A smooth, dynamic team that delivers results doesn’t happen by coincidence. Even if you already have an awesome team, knowing how to really get the best from them can be a challenge.
Here’s a refresher with some helpful tips to make sure that you’re motivating your team without the headache.
Step 1: Learn their “why”
We’ve talked a lot about the importance of knowing your why. It allows you to focus your efforts, make decisions with purpose, and ENJOY your work.
It’s absolutely no different for your team members.
Understanding WHY each of them is working for you / with you and what their driving force is can be a game-changer in terms of being able to position things in a way that suits them. It can help you help them reach their goals which gives them a fantastic reason to work as hard and smart as possible for you and your organization.
Let me emphasize — I’m talking about figuring out what drives each team member individually. You can’t generalize that “the sales team” is motivated by X or the “why” for the Marketing Team is XX. Two people in the same role may have similar outlooks but we’re all individual and making assumptions about the whole team can lead to ruin.
Step 2: Cater to their communication style
I so often see poor communication at the center of issues in an organization. Clarity in communication can alleviate even the stickiest of situations. Remember, communication is as much, or more, about listening as it is about being heard. One way to keep your team motivated is to make sure they feel heard.Taking the time to figure out the communication nuances of each of your team members will save you hours of time resolving issues.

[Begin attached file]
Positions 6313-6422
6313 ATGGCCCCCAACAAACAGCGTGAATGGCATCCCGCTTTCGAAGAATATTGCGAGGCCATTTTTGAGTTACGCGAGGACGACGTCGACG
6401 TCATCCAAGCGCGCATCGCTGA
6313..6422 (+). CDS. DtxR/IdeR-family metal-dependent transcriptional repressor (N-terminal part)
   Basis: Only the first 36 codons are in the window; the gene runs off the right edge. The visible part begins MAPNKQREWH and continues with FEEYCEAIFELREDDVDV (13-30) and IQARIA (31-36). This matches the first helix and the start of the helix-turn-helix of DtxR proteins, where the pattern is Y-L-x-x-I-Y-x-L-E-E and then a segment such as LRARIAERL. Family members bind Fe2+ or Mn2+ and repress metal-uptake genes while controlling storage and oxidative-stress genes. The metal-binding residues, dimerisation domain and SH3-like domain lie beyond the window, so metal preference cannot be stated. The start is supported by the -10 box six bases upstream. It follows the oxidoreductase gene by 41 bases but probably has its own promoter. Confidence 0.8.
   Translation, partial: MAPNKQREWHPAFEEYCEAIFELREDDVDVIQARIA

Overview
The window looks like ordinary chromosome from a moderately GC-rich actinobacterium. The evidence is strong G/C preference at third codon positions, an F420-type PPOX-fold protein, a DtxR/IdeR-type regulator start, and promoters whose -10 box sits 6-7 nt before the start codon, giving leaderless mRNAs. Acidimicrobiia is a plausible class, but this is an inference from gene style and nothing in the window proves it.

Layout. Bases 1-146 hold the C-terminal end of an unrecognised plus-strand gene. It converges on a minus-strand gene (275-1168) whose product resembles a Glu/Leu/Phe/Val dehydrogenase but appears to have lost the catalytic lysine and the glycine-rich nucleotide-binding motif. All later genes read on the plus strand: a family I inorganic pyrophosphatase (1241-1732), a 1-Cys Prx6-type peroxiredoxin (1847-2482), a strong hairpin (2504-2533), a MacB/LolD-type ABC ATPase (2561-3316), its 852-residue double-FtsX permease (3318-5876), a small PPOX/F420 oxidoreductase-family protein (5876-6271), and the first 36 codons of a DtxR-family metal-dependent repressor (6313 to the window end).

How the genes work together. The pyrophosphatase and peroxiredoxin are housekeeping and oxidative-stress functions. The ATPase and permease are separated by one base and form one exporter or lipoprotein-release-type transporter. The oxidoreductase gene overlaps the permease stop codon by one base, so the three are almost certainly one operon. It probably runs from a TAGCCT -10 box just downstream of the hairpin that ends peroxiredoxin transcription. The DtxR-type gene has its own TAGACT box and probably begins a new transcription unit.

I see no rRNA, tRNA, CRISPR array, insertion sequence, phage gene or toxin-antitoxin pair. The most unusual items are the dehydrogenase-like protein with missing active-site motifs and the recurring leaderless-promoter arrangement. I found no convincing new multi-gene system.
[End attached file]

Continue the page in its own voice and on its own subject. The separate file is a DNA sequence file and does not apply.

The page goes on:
And, when there is clarity on what needs to happen next, what the most important priorities are, and what expectations are – it’s easy for team members to take it upon themselves to prioritize in alignment with organizational goals.
Step 3: Acknowledge and Reward your team
The ol’ carrot dangling thing seems archaic but despite all the changes to society – we’re not that different. We’re motivated by rewards and acknowledgement.
However, we each respond to different rewards and like to receive acknowledgment in different ways. The trick is figuring out who’s motivated by money, who likes time off, who likes flexibility, or autonomy and ensuring you’re rewarding people in the way they like to be rewarded.
The same goes for acknowledgement. One team member might love to receive accolades in a company wide email, while another may prefer a more quiet pat on the back.
Figure out who prefers what and speak to them in their language.
How do you plan to get to know each of your team member’s motivators? What step can you take today to understand nuances in communication style? What will you do to make a point of acknowledging and rewarding your team members the way they want?